1: Poem, Dahlia Ravikovitch's, "The Fruit of the Land," circa 2005.
Dahlia Ravikovitch died in 2005, and this was one of the last poems she wrote. It was published posthumously. By taking on the voice of the Israeli military, and weaving in biblical and national references, Ravikovitch points to what she sees as the irony and the futility of her country's military culture.
Suggested Activity: Read the poem aloud with students, and have them read it again silently, underlining phrases or lines that pop out at them. Ask them to share what they underlined, and think about why those pieces stood out? Then discuss: Who is speaking in this poem? Who is the "You" and the "They" and the "We"?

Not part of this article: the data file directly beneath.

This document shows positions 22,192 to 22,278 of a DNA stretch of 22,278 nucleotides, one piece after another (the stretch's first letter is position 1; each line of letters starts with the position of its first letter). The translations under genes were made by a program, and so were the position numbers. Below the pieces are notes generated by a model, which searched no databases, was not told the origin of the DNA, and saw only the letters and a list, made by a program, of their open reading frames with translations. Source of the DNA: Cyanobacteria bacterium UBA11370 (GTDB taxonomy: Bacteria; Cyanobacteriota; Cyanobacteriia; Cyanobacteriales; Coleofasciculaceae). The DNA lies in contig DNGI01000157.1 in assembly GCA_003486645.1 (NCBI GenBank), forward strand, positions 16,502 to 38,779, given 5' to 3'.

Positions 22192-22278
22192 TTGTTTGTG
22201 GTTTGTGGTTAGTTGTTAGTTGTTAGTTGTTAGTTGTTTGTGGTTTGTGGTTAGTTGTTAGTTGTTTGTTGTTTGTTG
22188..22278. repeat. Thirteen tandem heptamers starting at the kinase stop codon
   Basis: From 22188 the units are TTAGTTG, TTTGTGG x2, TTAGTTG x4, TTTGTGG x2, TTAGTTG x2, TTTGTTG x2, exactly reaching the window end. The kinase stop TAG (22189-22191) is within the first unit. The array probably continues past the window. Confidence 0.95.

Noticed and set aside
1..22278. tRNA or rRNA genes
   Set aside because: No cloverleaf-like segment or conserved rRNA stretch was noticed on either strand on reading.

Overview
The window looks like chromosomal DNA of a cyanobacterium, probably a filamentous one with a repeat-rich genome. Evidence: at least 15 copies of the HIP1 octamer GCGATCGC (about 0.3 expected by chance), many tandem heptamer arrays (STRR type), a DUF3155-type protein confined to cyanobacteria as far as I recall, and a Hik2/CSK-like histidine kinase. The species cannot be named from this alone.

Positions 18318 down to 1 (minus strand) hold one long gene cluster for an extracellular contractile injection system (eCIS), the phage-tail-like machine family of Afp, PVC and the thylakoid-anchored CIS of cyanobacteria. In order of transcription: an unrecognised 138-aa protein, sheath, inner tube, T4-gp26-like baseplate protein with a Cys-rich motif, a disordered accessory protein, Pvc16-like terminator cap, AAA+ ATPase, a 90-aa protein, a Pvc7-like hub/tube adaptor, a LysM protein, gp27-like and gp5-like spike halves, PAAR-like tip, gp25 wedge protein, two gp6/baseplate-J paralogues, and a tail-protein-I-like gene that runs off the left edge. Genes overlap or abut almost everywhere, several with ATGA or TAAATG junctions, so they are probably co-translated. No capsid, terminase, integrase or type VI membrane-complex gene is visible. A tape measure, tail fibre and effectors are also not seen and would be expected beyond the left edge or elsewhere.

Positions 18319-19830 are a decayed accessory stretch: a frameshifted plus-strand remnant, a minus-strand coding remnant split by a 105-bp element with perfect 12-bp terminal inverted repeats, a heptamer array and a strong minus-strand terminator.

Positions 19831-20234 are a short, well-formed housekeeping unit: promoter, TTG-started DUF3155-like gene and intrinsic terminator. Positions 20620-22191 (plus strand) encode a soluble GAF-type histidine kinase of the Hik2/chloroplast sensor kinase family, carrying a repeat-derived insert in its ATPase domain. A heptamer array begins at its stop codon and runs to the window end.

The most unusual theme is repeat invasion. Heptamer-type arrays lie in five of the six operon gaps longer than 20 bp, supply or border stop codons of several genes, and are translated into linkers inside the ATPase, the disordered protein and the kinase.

Ask students to make a list of all of the weapons or military objects mentioned in the poem. Have them add to the list any words that reference fighting, violence, or war. How much of the poem is taken up with such words? How does it feel to read all those words together? What is the poem's stance toward all this militarization?
Finally, ask students to consider the poem's epigraph: "a farewell song to the good old days". In what ways is this a "farewell"? And when were "the good old days"?
Sources: "The Fruit of the Land", from HOVERING AT A LOW ALTITUDE: THE COLLECTED POETRY OF DAHLIA RAVIKOVITCH by Dahlia Ravikovitch, translated by Chana Bloch and Chana Kronfeld. Copyright © 2009 by Chana Bloch, Chana Kronfeld, and Ido Kalir. English translation copyright (c) 2009 by Chana Bloch and Chana Kronfeld. Used by permission of W. W. Norton & Company, Inc. This selection may not be reproduced, stored in a retrieval system, or transmitted in any form or by any means without the prior written permission of the publisher.
Dahlia Ravikovitch, "Mizimrat ha'aretz," in Kol ha-shirim, Dahlia Ravikovitch (Bney Brak, Israel: Hakibbutz Hameuchad, 2010). Used by permission of Ido Kalir.